Trying out Pillsbury’s new gluten free dough

Pillsbury Gluten Free Dough

As a Udi’s Gluten Free Community Leader, I’m always on the lookout for ways to save our community members money. That’s why we’re having a live chat on Thursday 8/29 about ways to save money on a gluten free diet. (If you miss out the chat, you can still read the questions and comments at the Udi’s Gluten Free site here.)

I’ve found that a lot of people who are new to being gluten free immediately rush out to an expensive health food store not realizing that your local grocery store or discount store has a huge variety of gluten free foods. Not only that, but they’re from brands you know and trust, like Chex, Bisquick, Betty Crocker, and Pillsbury. Best of all, many are very affordable and easy to use. Case in point, the new gluten free dough just introduced by Pillsbury:

  • Gluten Free Chocolate Chip Cookie Dough: 14.3-oz. tub, makes approximately sixteen 2" cookies, 110 calories per serving, MSRP$4.49.
  • Gluten Free Thin Crust Pizza Dough: 13-oz. tub, makes one 10" pizza crust, 170 calories per serving, MSRP $4.99.
  • Gluten Free Pie and Pastry Dough: 15.8-oz. tub, makes two 9" pie crusts, 250 calories per serving, MSRP $4.99.

These are starting to be available in Target stores nationwide and will be available in most grocery stores soon.

Pillsbury sent me a tub of each variety of their gluten free dough to try. So far we’ve used the pizza and cookie dough. I’m saving the pie dough for a Secret Recipe Club post next month.

Pillsbury Gluten Free Thin Crust Pizza Dough

Since I still don’t have the energy to make dinner most nights, my husband, Paul, was the one who cooked with the Pillsbury Gluten Free Thin Crust Pizza Dough. He said it was super easy to roll out. (He struggles rolling out the whole wheat premade dough he gets from the store since it has a tendency to bounce back.)

However, he felt that if he had followed the directions, he would have burnt the crust. To initially prebake it, he cooked the crust for 7 not 12-14 minutes. To bake the prepared pizza, he felt that 9 instead of 10-12 minutes was enough. So keep an eye on your pizza to make sure you’re not over cooking it. Also, the edges do have a tendency to curl up.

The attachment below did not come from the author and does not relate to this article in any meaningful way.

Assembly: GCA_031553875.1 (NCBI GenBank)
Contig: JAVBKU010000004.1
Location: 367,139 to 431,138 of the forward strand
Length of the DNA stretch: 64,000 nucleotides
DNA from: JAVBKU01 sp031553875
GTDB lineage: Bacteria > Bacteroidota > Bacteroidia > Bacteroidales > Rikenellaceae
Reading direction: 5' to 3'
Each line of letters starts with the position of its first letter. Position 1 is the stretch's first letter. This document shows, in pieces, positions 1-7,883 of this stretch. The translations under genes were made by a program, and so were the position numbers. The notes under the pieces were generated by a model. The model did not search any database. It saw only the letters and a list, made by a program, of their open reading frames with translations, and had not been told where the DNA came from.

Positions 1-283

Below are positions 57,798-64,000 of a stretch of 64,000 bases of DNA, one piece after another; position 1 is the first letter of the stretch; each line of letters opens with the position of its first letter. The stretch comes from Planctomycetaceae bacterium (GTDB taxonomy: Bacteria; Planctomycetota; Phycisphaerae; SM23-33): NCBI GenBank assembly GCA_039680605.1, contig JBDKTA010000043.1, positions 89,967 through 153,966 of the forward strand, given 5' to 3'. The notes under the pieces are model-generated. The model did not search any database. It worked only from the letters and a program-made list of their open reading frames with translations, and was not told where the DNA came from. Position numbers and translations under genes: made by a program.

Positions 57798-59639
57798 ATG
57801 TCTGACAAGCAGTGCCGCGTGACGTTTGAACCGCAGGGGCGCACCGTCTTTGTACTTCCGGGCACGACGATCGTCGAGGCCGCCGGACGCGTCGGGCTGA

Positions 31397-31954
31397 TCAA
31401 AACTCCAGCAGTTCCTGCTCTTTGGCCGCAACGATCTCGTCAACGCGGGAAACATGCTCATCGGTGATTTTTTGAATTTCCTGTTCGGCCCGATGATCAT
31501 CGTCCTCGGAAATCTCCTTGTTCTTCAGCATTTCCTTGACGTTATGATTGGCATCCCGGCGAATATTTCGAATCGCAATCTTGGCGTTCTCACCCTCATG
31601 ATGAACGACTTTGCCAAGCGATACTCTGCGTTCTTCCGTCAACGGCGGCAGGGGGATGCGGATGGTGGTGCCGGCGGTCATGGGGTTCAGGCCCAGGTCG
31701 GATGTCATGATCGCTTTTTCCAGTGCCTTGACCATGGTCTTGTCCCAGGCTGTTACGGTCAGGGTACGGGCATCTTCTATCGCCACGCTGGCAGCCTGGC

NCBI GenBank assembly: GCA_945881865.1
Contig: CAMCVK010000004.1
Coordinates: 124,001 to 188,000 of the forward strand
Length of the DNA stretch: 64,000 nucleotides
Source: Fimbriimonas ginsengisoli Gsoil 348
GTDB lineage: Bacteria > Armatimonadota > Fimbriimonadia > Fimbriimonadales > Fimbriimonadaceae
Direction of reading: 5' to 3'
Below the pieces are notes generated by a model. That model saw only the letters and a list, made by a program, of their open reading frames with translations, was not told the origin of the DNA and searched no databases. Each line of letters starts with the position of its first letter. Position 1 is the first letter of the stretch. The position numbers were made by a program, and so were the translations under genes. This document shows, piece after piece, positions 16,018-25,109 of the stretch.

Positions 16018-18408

Pillsbury Gluten Free Thin Crust Pizza Dough

I liked that it was a thin crust pizza. The dough was crisp, not soggy, even after sitting around for a while. It had a slightly sweet taste, which was tasty. And unlike a lot of gluten free bread products, it wasn’t gritty. However, the true test was how the pizza tasted cold. The cold crust wasn’t soggy or tough. It wasn’t super crispy either, but pleasantly chewy. Besides pizza, this would be a terrific gluten free dough to use for party flatbread appetizers or mini pizzas.

Pillsbury Gluten Free Chocolate Chip Cookie Dough

My 10-year-old daughter, Lucie, is the resident cookie maker, so I let her test out the Pillsbury Gluten Free Chocolate Chip Cookie Dough all by herself. She used a small cookie dough scoop (approximately 1 tablespoon) and spaced out the cookies 2 inches apart per the directions. She likes flattening the dough slightly with her fingers, otherwise she followed the directions exactly.

Lucie bakes Pillsbury Gluten Free Chocolate Chip Cookie Dough

I found the cookies were quite delicious and chewy, even after being stored in the refrigerator for several hours. They were only slightly gritty. What I also like about the gluten free cookie dough is that because the tub is good for a couple of months, you can bake up a couple of fresh cookies for yourself or your child in a toaster oven. Don’t know about you, but having a big batch of cookies sitting on the kitchen counter tempts me to overindulge.

For more information on Pillsbury Gluten Free Dough including recipe inspiration, visit pillsbury.com/products/gluten-free.

3 thoughts on “Trying out Pillsbury’s new gluten free dough

  1. Heather

    It is nice to know there are more and more gluten-free options out there and that mainstream companies are coming on board. However, my family still won’t be able to eat these new products. Part of the terrible intestine-twisting that goes on after eating gluten also goes on after eating some of the other ingredients listed on the label. And we definitely avoid genetically modified ingredients as much as possible — and I see corn starch (GM corn), soy lecithin (GM soy) and sugar (GM sugar beets) listed, as well as “natural flavor,” which can be anything, and yeast extract, which is the same thing as MSG, an excitotoxin. There’s just too much tummy trouble for us waiting to happen with these ingredients, unfortunately.

    Reply
  2. Judy Hoffman

    I was glad to hear about the Pillsbury Gluten free products. I was recently diagnosed with an over active thyroid. I read that a gluten free diet is good for it also to avoid soy products. I have issues with milk and was substituting Soy products. I do feel better but I haven’t lost any of the weight which was one of my main complaints.

    Reply

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